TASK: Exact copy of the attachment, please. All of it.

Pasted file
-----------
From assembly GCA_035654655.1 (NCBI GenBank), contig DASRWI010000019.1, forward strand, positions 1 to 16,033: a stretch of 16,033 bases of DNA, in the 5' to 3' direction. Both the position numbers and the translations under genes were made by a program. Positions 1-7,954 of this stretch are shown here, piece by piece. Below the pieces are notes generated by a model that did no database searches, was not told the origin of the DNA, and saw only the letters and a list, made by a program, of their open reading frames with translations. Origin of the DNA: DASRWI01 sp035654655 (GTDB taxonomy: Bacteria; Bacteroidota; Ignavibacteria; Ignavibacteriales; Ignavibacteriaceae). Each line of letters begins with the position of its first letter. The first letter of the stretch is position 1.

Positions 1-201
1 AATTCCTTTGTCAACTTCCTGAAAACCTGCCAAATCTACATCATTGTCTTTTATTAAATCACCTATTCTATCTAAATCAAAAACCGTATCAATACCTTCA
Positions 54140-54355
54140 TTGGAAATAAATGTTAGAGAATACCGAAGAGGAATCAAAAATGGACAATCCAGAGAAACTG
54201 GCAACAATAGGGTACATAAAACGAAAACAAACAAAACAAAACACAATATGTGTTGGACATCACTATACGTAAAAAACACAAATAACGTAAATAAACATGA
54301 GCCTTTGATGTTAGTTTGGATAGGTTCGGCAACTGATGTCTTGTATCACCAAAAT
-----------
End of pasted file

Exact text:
From assembly GCA_035654655.1 (NCBI GenBank), contig DASRWI010000019.1, forward strand, positions 1 to 16,033: a stretch of 16,033 bases of DNA, in the 5' to 3' direction. Both the position numbers and the translations under genes were made by a program. Positions 1-7,954 of this stretch are shown here, piece by piece. Below the pieces are notes generated by a model that did no database searches, was not told the origin of the DNA, and saw only the letters and a list, made by a program, of their open reading frames with translations. Origin of the DNA: DASRWI01 sp035654655 (GTDB taxonomy: Bacteria; Bacteroidota; Ignavibacteria; Ignavibacteriales; Ignavibacteriaceae). Each line of letters begins with the position of its first letter. The first letter of the stretch is position 1.

Positions 1-201
1 AATTCCTTTGTCAACTTCCTGAAAACCTGCCAAATCTACATCATTGTCTTTTATTAAATCACCTATTCTATCTAAATCAAAAACCGTATCAATACCTTCA
Positions 54140-54355
54140 TTGGAAATAAATGTTAGAGAATACCGAAGAGGAATCAAAAATGGACAATCCAGAGAAACTG
54201 GCAACAATAGGGTACATAAAACGAAAACAAACAAAACAAAACACAATATGTGTTGGACATCACTATACGTAAAAAACACAAATAACGTAAATAAACATGA
54301 GCCTTTGATGTTAGTTTGGATAGGTTCGGCAACTGATGTCTTGTATCACCAAAAT